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Sunday 10 June 2007

Malicious theft of video

Within a few hours of me uploading my video about the Naked Bike Ride to YouTube, someone had uploaded it to a video-sharing site.

They hadn’t just uploaded it. They had cut off the first 60 seconds and, more importantly, they had cut off the last few seconds — the part which includes the address of my website and the copyright symbol.

Although I have a logo all the way through, the picture quality was so crappy by the time it had been encoded to Flash Video by YouTube and then again by the second site that the site URL was barely readable.

There was no link to, nor mention of, my website in the text that accompanied the video, although the person had copied my text description about the subject of the video.

Within a couple of hours the butchered video had been viewed 21,953 times. Compare that to 226 views of the complete video on YouTube and 114 views on Blip.tv, both of which I uploaded myself.

To all those people who claim that this kind of theft benefits the maker with ‘free publicity’, this is the reality. That malicious person had deliberately denied me even a few clicks to my website. I spent hours shooting and editing the vid and then someone came along and took it, just like a mugger might grab your mobile phone out of your hands in the street.

I don’t mind people embedding and sharing my videos if the use is completely non-commercial (sites that have any kind of ads including from Google are commercial in my opinion) and providing the video stays as I made it. Sometimes I use music that requires me to include a credit. So, it’s really not right if that credit is chopped off too. Also I believe I have a responsibility to the people who appear in the videos I make. I don’t want a bit clipped out and ‘mashed up’ out of context.

I don’t agree with Creative Commons for several reasons (for a start the licence can’t be revoked). Traditional copyright gives people the freedom to issue whatever kind of licence they choose. But many don’t seem to realise this.

My main concern is that I don’t want sleazy big business media corporations making a buck out of my efforts when they should be paying professionals a living wage to do it.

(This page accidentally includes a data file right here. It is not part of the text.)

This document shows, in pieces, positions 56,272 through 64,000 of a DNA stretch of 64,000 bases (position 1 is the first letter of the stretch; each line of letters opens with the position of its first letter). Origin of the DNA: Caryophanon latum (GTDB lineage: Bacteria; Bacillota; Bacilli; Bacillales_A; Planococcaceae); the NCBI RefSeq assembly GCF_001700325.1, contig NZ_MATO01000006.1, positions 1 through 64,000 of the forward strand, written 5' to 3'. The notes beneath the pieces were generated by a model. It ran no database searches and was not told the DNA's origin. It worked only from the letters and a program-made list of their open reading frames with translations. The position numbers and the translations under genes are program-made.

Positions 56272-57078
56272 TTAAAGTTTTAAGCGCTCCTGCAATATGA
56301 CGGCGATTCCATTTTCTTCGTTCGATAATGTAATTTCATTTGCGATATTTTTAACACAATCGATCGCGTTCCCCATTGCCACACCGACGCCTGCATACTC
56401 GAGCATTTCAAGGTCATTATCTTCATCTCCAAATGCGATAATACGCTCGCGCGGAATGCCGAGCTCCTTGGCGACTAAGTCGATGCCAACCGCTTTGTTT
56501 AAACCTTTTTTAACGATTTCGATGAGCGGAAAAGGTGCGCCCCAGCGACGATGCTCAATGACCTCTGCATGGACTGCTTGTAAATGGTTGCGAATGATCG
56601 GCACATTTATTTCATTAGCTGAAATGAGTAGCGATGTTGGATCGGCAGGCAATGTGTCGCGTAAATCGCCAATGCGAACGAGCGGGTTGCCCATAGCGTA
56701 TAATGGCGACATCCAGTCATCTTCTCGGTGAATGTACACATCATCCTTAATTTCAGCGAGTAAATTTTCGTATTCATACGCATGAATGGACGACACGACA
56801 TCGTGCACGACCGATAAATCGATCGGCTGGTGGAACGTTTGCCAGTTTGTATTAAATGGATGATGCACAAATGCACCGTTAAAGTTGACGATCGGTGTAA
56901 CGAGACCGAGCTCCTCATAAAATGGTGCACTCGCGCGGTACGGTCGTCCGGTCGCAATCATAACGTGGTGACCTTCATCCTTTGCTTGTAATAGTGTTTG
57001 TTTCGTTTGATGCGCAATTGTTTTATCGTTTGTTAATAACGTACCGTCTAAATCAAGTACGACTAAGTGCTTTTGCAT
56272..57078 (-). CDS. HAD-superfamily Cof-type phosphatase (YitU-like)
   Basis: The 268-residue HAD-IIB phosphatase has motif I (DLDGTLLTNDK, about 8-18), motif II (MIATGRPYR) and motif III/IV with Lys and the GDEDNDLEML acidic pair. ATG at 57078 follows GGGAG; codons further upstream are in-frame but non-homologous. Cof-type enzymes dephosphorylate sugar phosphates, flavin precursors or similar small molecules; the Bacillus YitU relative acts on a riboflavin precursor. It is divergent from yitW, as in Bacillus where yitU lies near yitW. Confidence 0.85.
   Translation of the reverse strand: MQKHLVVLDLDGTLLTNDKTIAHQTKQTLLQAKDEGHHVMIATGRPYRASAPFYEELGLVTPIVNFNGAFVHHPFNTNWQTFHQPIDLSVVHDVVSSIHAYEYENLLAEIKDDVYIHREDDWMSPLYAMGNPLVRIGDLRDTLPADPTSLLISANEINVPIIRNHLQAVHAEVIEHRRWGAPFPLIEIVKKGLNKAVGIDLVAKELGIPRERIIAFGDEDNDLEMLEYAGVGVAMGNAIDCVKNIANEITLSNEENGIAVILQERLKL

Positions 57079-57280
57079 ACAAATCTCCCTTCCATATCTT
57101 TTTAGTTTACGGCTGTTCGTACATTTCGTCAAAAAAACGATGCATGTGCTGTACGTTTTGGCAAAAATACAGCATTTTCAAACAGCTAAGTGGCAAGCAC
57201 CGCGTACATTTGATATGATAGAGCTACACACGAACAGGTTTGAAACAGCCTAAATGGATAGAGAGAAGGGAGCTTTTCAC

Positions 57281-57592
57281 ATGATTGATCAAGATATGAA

Well, it’s just sad when your most-viewed video is one that has been butchered like this. So, what are the options? Bigger, more invasive logos and copyright notices? Or maybe stop putting videos online completely? Or just accept that occasionally someone will abuse your good faith?

Lately I’ve been looking at the stats and there is a lot of interest in the text on the site and not much in the videos. Take Bargain Hunters: Big Brother Special which has been online for a year. It has had 168 views on YouTube, 705 on Blip.tv and probably another 100 views of the video file hosted on my own server.

So about 1000 views in a whole year. It took me at least ten hours to edit it and create the effects. Not really worth the effort in other words.

This is the truth behind online video. You may be lucky enough to have one video that goes viral but, overall, no one is watching. Don’t believe me? Well check out the official YouTube channel for Ten Downing Street. The Prime Minister no less. Millions of views? No, some clips have been up for a month and have been watched just 1,300 times.

The British media isn’t hunting out interesting stuff. They’re lazy. It’s easier just to link to the same old, usually American, poster children for online video. And of course to big-media friends.

Having a clip removed can be a time-consuming and annoying business. I have to prove I am the owner and write a letter to the site. It’s wrong. I’m not a big company trying to use copyright to screw everyone and prevent them having fun. I’m an individual who tries to scratch a small living from what I create.

But glad to report that this time the video was removed by the video sharing site in question and very promptly.


Filed under: Net & technology,The media,Video-making — GS @ 11:47 am

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